It is appalling to listen to the voices of people plundering the government subsidies schemes, some attacking it, and succeeding, from many different angles and boasting of their success. Jock MacVicar, Hauraki.
There isn't a water shortage, 12 million litres of the stuff is flowing every minute into the Tasman Sea at Port Waikato. There's a shortage of common sense. Larry Tompkins, Gulf Harbour.
Judges have, to some degree, shown their level of affinity with New Zealand as well as their motivation for service in their careful and smug indifference to joining our PM, MPs, Heads of Departments and Local Government representatives in offering or accepting a reduction in their remuneration. Don Sinclair, Silverdale.
The Weekend Herald reports a murder suspect on the run in China for some 24 years was tracked down and arrested because of the Covid-19 tracking app. I then see our Government saying the app will be "only for the purposes of Covid-tracking". Yeah right. Darren Masters, Panmure.
A February bubble with Australia would have meant no virus; no lockdown; normal economy for both countries; plus 57 per cent of NZ international flights. R. Wilson, Glenfield.
Two die in a car crash, another driver flees police and crashes and the texting drivers are out in force. I preferred the lockdown. R Harris, Kohimarama.
The little Covid-19 monsters pictured trying to enter New Zealand's borders in Saturday's cartoon was legendary. Guy Body is a star thinker and a star artist. Glenn Forsyth, Taupo.
Decision-makers please consider the implication of any decision to allow thousands of international students back into our water-restricted and stressed environment. Brenda Hannay, Onehunga.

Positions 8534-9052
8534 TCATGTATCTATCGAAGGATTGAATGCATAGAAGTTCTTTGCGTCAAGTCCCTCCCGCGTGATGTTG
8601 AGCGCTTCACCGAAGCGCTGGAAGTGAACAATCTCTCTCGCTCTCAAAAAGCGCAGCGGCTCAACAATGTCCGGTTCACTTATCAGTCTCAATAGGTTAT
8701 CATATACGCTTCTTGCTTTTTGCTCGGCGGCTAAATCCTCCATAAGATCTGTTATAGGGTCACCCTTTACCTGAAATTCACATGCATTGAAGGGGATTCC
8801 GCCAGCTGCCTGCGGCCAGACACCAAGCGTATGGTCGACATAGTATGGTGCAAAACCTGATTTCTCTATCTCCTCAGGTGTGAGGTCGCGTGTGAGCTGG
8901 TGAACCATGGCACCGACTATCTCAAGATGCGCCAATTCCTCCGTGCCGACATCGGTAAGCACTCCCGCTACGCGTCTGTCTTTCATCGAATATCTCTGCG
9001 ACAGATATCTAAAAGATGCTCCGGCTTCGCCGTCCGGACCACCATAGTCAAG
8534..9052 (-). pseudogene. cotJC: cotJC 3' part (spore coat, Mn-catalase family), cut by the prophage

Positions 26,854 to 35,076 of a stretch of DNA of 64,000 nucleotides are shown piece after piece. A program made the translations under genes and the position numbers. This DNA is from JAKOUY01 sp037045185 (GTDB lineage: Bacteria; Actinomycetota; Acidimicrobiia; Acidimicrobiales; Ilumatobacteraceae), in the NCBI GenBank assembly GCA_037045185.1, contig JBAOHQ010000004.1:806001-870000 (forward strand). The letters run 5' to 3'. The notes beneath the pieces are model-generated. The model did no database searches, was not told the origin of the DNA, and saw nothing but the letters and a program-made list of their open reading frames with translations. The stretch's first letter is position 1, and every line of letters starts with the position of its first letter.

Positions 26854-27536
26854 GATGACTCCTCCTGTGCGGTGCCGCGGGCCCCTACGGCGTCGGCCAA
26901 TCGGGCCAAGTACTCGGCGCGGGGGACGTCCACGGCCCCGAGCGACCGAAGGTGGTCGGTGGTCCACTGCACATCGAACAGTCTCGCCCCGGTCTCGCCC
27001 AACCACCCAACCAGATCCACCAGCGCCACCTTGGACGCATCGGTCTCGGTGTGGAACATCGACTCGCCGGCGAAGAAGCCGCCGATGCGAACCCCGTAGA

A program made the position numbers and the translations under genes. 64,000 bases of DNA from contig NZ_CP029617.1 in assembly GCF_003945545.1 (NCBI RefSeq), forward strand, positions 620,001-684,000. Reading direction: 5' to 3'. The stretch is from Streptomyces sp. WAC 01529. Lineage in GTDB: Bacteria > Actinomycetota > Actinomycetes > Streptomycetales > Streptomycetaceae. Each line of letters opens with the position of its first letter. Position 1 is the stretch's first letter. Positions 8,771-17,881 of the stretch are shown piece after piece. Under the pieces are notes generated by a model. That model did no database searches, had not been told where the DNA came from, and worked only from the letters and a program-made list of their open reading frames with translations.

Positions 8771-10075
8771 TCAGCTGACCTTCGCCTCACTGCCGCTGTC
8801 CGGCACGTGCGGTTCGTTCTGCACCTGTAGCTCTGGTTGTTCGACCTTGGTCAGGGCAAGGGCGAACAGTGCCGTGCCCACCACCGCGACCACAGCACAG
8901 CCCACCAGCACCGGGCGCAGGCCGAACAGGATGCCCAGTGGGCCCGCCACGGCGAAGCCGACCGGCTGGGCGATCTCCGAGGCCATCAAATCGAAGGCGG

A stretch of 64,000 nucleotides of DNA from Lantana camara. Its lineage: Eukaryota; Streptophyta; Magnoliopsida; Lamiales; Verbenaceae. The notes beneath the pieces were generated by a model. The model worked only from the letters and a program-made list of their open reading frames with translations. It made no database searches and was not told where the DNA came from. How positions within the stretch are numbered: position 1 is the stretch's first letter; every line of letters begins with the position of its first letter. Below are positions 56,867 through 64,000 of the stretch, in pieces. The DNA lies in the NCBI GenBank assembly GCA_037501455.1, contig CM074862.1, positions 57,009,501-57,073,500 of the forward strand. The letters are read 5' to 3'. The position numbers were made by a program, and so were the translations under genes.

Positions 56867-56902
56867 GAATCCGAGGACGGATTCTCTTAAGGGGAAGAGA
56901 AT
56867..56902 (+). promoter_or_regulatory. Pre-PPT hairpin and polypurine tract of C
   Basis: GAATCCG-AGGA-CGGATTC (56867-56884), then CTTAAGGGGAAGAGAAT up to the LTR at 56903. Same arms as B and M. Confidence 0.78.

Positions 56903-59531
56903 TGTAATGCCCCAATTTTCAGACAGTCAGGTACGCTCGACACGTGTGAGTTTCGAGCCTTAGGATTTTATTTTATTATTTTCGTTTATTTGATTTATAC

If we are a team of 5 million why has our PM rushed legislation making her a virtual Emperor for up to two years? We have gone from "team leader" to "dear leader"' in a few short weeks. Mark McCluskey, Red Beach.
Well done to Matt Nippert for his summary and overview of "No time for a trial run". As I understand, it no other country will release this Cabinet information for 50 years. We do it in six weeks. Refreshing democracy. M P Shanahan, Westmere.
Congratulations to Martin Wiseman and the other senior staff of law firm DLA Piper (Weekend Herald, May 16). What a pity the leaders of other wealthy businesses don't think like him. Danna Glendining, Taupo.
Ok baby boomers, it's our time to shine: Open up your wallets and let the sunshine in. What goes around comes around. Chris Bayes, Torbay.
Wouldn't it be wonderful if all the technology being used for contract tracing could somehow be attached to a bar code on takeaway packaging and then we'd know exactly who discarded their litter in the street. Katie Gormley, St Heliers.